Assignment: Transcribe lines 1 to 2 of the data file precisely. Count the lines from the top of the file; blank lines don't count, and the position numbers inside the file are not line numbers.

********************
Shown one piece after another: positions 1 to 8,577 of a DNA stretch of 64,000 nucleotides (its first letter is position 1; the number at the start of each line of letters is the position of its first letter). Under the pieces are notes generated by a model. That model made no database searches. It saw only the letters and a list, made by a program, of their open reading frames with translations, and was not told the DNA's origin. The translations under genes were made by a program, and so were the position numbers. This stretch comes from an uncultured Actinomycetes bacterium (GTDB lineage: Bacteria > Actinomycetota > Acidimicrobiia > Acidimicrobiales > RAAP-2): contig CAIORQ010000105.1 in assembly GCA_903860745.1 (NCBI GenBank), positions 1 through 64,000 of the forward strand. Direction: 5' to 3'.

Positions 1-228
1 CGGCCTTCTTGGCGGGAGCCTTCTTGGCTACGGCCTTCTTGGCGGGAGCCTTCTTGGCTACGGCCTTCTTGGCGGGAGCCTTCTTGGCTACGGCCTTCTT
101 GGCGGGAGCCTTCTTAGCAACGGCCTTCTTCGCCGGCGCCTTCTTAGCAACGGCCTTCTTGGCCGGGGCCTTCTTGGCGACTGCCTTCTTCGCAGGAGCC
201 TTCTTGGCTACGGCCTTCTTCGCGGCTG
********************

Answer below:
Shown one piece after another: positions 1 to 8,577 of a DNA stretch of 64,000 nucleotides (its first letter is position 1; the number at the start of each line of letters is the position of its first letter). Under the pieces are notes generated by a model. That model made no database searches. It saw only the letters and a list, made by a program, of their open reading frames with translations, and was not told the DNA's origin. The translations under genes were made by a program, and so were the position numbers. This stretch comes from an uncultured Actinomycetes bacterium (GTDB lineage: Bacteria > Actinomycetota > Acidimicrobiia > Acidimicrobiales > RAAP-2): contig CAIORQ010000105.1 in assembly GCA_903860745.1 (NCBI GenBank), positions 1 through 64,000 of the forward strand. Direction: 5' to 3'.

Positions 1-228